December 9, 2010 Leave a comment
South Korea and Finland scored the highest amongst 15-year-old students in three main subjects of math, science, and reading according to a recently published report by the Organization of Economic Cooperation and Development (OECD). Conversely, the United States has continued its educational skid, and currently sits at fourteenth, well behind the leading European and Asian countries. Meanwhile, in China, there were large gains in the Shanghai-area, which have stunned officials, but many view the scores with skepticism, arguing the city does not represent the country as a whole.
The statistics are based on an OECD administrated test, known as the Program for International Student Assessment (PISA). Over 470,000 students in 65 countries took part in the assessment last year.
At a Capitol Hill event, the OECD Division Head of the PISA program Andreas Schleicher presented the findings and demonstrated the transitioning landscape of education, particularly with the rise of Chinese cities and the stagnation of U.S. school systems. Schleicher concluded his presentation by saying that “education can change, education is changing.”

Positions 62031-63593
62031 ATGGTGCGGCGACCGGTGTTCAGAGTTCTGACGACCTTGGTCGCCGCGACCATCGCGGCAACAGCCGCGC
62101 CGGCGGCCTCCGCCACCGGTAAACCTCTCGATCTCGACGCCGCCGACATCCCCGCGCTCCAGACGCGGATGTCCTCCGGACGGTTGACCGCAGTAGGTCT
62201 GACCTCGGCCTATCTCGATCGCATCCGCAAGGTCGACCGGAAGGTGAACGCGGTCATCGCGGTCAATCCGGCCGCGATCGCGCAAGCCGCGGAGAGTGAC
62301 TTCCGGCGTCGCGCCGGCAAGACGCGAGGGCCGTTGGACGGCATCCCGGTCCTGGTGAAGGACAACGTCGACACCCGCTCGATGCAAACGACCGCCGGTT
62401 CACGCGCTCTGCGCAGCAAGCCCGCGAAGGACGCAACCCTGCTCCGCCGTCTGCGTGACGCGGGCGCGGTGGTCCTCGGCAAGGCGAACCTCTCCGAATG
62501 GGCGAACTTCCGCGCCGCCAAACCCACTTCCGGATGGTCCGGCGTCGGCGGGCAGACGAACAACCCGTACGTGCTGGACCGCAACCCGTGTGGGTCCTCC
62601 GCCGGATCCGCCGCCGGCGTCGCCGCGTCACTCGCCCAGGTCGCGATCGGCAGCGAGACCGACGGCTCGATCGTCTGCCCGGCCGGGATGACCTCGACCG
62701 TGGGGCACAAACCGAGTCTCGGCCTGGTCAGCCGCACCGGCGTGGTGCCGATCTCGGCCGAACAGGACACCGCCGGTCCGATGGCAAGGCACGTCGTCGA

At a PAGE event this past March, Schleicher addressed the growing achievement gap within the United States, adding that standards need to be reformed while empowering teachers to improve guidelines and methods. Schleicher argued that the “resulting value of successful school reform far exceeds any conceivable costs of improvement.”
The U.S. hovers around average in reading and science, with math scores well below the OECD average. Education Secretary Arne Duncan called the findings “a massive wake-up call.” Secretary Duncan, hoping to use the report as driving force in education reform, remarked that “We can quibble, or we can face the brutal truth that we’re being out-educated.”
In a speech at Forsyth Technical Community College in North Carolina, President Obama compared the education challenges of today to the space race at the height of the Cold War. “Fifty years later, our generation’s Sputnik moment is back,” adding “nations with the most educated workers will prevail.”
Posted by: Michael Darden
Sources: Washington Post, New York Times, OECD, Huffington Post, Alliance for Excellent Education